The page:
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. 2017 Aug 16;10(8):957.
doi: 10.3390/ma10080957.

Grafting Modification of the Reactive Core-Shell Particles to Enhance the Toughening Ability of Polylactide

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Free PMC article

Grafting Modification of the Reactive Core-Shell Particles to Enhance the Toughening Ability of Polylactide

Zhaokun Li et al. Materials (Basel). .
Free PMC article

Abstract

In order to overcome the brittleness of polylactide (PLA), reactive core-shell particles (RCS) with polybutadiene as core and methyl methacrylate-co-styrene-co-glycidyl methacrylate as shell were prepared to toughen PLA. Tert-dodecyl mercaptan (TDDM) was used as chain transfer agent to modify the grafting properties (such as grafting degree, shell thickness, internal and external grafting) of the core-shell particles. The introduction of TDDM decreased the grafting degree, shell thickness and the Tg of the core phase. When the content of TDDM was lower than 1.15%, the RCS particles dispersed in the PLA matrix uniformly-otherwise, agglomeration took place. The addition of RCS particles induced a higher cold crystallization temperature and a lower melting temperature of PLA which indicated the decreased crystallization ability of PLA. Dynamic mechanical analysis (DMA) results proved the good miscibility between PLA and the RCS particles and the increase of TDDM in RCS induced higher storage modulus of PLA/RCS blends. Suitable TDDM addition improved the toughening ability of RCS particles for PLA. In the present research, PLA/RCS-T4 (RCS-T4: the reactive core-shell particles with 0.76 wt % TDDM addition) blends displayed much better impact strength than other blends due to the easier cavitation/debonding ability and good dispersion morphology of the RCS-T4 particles. When the RCS-T4 content was 25 wt %, the impact strength of PLA/RCS-T4 blend reached 768 J/m, which was more than 25 times that of the pure PLA.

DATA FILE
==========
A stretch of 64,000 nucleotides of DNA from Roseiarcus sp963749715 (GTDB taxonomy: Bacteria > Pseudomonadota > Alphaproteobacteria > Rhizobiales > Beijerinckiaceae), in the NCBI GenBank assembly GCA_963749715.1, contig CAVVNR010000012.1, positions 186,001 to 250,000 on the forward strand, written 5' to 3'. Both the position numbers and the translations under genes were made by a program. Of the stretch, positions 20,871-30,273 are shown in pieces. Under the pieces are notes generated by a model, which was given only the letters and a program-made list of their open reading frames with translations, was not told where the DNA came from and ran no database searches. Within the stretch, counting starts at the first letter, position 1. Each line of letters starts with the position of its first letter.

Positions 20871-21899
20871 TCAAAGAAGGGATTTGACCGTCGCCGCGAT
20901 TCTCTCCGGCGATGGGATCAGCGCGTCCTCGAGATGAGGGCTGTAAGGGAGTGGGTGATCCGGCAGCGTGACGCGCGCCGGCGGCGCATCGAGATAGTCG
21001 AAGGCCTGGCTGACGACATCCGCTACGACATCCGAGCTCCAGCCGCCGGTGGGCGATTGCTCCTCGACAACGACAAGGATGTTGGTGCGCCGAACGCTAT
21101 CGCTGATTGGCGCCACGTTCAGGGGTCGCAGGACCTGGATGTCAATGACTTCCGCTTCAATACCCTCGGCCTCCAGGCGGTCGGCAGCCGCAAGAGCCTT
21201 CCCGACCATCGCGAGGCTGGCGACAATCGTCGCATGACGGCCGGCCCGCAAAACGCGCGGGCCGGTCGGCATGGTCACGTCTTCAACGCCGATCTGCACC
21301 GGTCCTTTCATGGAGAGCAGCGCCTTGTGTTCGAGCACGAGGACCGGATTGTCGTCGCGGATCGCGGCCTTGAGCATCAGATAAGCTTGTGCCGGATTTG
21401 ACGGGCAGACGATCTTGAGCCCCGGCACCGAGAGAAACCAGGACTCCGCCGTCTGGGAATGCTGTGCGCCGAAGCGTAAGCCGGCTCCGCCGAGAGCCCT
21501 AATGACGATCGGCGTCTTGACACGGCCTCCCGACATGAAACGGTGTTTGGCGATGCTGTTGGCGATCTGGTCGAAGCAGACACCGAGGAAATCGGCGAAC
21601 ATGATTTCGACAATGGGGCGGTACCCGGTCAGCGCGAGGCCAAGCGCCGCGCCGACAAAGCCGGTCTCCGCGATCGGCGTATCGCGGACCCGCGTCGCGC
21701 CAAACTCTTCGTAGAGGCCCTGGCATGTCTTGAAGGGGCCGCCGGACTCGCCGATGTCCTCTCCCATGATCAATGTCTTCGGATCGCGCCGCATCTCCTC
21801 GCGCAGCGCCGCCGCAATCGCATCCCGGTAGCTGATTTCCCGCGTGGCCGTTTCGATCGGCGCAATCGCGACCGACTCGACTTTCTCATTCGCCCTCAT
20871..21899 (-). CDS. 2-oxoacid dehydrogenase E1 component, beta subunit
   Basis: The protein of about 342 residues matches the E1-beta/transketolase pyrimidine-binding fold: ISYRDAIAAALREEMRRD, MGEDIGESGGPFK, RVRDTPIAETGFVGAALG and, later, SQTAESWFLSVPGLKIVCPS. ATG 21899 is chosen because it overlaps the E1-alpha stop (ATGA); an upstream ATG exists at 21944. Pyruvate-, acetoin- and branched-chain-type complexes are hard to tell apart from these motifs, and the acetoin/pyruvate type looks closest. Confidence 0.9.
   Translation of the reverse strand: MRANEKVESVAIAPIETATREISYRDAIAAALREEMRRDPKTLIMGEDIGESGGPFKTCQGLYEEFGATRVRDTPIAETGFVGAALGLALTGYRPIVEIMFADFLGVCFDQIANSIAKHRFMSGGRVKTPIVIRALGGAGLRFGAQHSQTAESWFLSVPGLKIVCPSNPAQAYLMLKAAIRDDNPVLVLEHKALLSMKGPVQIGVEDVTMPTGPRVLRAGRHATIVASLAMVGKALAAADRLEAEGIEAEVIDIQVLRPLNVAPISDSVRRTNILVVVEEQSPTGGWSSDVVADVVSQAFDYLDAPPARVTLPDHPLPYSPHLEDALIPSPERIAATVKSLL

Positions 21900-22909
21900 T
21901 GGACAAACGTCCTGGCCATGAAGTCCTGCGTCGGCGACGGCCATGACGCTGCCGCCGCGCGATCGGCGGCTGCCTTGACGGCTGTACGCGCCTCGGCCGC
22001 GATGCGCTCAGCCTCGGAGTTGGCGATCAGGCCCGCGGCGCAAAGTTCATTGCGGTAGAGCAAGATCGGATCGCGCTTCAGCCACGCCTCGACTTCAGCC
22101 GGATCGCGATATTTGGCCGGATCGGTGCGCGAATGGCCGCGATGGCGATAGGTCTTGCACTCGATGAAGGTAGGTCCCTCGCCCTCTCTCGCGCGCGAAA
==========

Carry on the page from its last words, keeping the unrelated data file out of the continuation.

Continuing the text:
Keywords: core-shell particles; grafting modification; polylactide; toughening.

Conflict of interest statement

The authors declare no conflict of interest.

Figures

Figure 1
Figure 1
Schematic pictures of the RCS core-shell particles.
Figure 2
Figure 2
Tanδ-temperature curves of RCS particles with different TDDM content.
Figure 3
Figure 3
Influence of TDDM content on the properties of RCS particles (a) grafting degree and glass transition temperature (Tg) (b) particle size and shell thickness.
Figure 4
Figure 4
Dispersed phase morphology of PLA blends with different RCS particles (a) PLA; (b) PLA/RCS-T0; (c) PLA/RCS-T2; (d) PLA/RCS-T4; (e) PLA/RCS-T6; (f) PLA/RCS-T8. (The red cycles show the agglomeration of RCS particles)
Figure 4
Figure 4
Dispersed phase morphology of PLA blends with different RCS particles (a) PLA; (b) PLA/RCS-T0; (c) PLA/RCS-T2; (d) PLA/RCS-T4; (e) PLA/RCS-T6; (f) PLA/RCS-T8. (The red cycles show the agglomeration of RCS particles)
Figure 5
Figure 5
DSC thermogram of PLA and PLA/RCS blends recorded during the second heating (a) and cooling (b) runs.
Figure 6
Figure 6
Tan δ-temperature (a) and E’-temperature (b) curves of PLA and PLA/RCS blends.
Figure 7
Figure 7
Mechanical properties of PLA/RCS blends (a) Impact strength; (b) Yield strength.
Figure 8
Figure 8
Fracture surface morphologies of PLA and PLA/RCS blends. (a) PLA; (b) PLA/RCS-T0; (c) PLA/-T2; (d) PLA/RCS-T4; (e) PLA/RCS-T6; (f) PLA/RCS-T8.
Figure 8
Figure 8
Fracture surface morphologies of PLA and PLA/RCS blends. (a) PLA; (b) PLA/RCS-T0; (c) PLA/-T2; (d) PLA/RCS-T4; (e) PLA/RCS-T6; (f) PLA/RCS-T8.
Figure 9
Figure 9
Deformation zone morphologies of PLA/RCS blends. (a) PLA/RCS-T0; (b) PLA/RCS-T2; (c) PLA/RCS-T4; (d) PLA/RCS-T6; (e) PLA/RCS-T8.
Figure 9
Figure 9
Deformation zone morphologies of PLA/RCS blends. (a) PLA/RCS-T0; (b) PLA/RCS-T2; (c) PLA/RCS-T4; (d) PLA/RCS-T6; (e) PLA/RCS-T8.

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